UPCOMING SHOWS: None in the near future but Ms. Ivanova is focusing on two new series: portraits of boys from the St. Petersburg Navy School, in which she aims to capture a last glimpse of childhood, before the boys become seamen; the second will take on famous fairytales (think Sleeping Beauty) in a variety of media.
The German-born artist infuses her art with a childlike lyricism. Her gravity-defying works are varied in their materials: bubbles made of plastic that seem to float across a cement floor, or buildings that seem to be made of molten bronze, slowly separating and melting before our eyes, like taffy being ripped apart. Her works challenge what we know to be true. “As an artist, I can fill the Pacific Ocean with honey or get rid of gravity altogether,” says the Berlin-based Ms. Fineisen, whose work can be found in the Kunstmuseum Stuttgart and the Schnütgen Museum in Cologne. “I have the freedom to find the substantials, while simultaneously canceling out the rest; it is a way to deal with the indefinable gray zones, and the incomprehensible surrounding us.”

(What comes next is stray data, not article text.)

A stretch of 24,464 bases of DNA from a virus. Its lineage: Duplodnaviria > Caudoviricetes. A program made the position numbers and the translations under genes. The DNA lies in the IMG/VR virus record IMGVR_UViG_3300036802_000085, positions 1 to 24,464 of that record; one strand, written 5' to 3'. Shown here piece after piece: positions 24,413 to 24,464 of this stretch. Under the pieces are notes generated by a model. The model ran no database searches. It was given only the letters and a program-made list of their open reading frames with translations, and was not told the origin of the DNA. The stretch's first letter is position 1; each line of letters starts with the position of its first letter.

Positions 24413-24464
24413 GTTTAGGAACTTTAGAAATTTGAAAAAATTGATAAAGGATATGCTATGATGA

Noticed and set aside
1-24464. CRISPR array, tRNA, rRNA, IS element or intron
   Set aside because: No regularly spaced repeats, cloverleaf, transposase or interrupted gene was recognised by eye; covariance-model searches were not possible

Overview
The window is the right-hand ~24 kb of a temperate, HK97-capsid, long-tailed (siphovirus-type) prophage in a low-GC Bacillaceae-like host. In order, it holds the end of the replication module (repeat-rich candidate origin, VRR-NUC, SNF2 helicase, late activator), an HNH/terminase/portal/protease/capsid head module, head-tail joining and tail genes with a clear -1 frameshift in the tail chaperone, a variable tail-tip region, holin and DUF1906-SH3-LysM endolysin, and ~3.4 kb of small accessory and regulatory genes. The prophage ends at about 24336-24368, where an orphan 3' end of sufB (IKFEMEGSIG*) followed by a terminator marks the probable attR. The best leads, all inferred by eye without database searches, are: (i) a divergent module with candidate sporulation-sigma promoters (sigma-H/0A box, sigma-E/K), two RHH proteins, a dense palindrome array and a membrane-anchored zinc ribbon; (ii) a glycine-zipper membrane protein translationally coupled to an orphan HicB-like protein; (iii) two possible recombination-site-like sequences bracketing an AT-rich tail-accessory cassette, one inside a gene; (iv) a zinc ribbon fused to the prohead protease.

UPCOMING SHOWS: Ms. Fineisen will show at Arko Art Center, Seoul, in November, and with Claudine Papillon Gallerie at Art Los Angeles Contemporary in January.
Multi-disciplinary art; primarily sculpture
Jack Lavender works with a motley assortment of materials and media, from dried fruit to ambient music and crisp packets. Much like his materials, his influences run the gamut—from David Attenborough to Vengaboys. In his recent exhibition at The approach in London, entitled “Dreams Chunky,” he used myriad found objects to create a neo-primitivist mishmash of the detritus of our generation. To Mr. Lavender, this aggregated flotsam of found objects allows him to create a celebration of, or perhaps a meditation on, a world that has consumed so much and, at times, given back so little.
UPCOMING SHOWS: Mr. Lavender will show at Frieze with The approach gallery.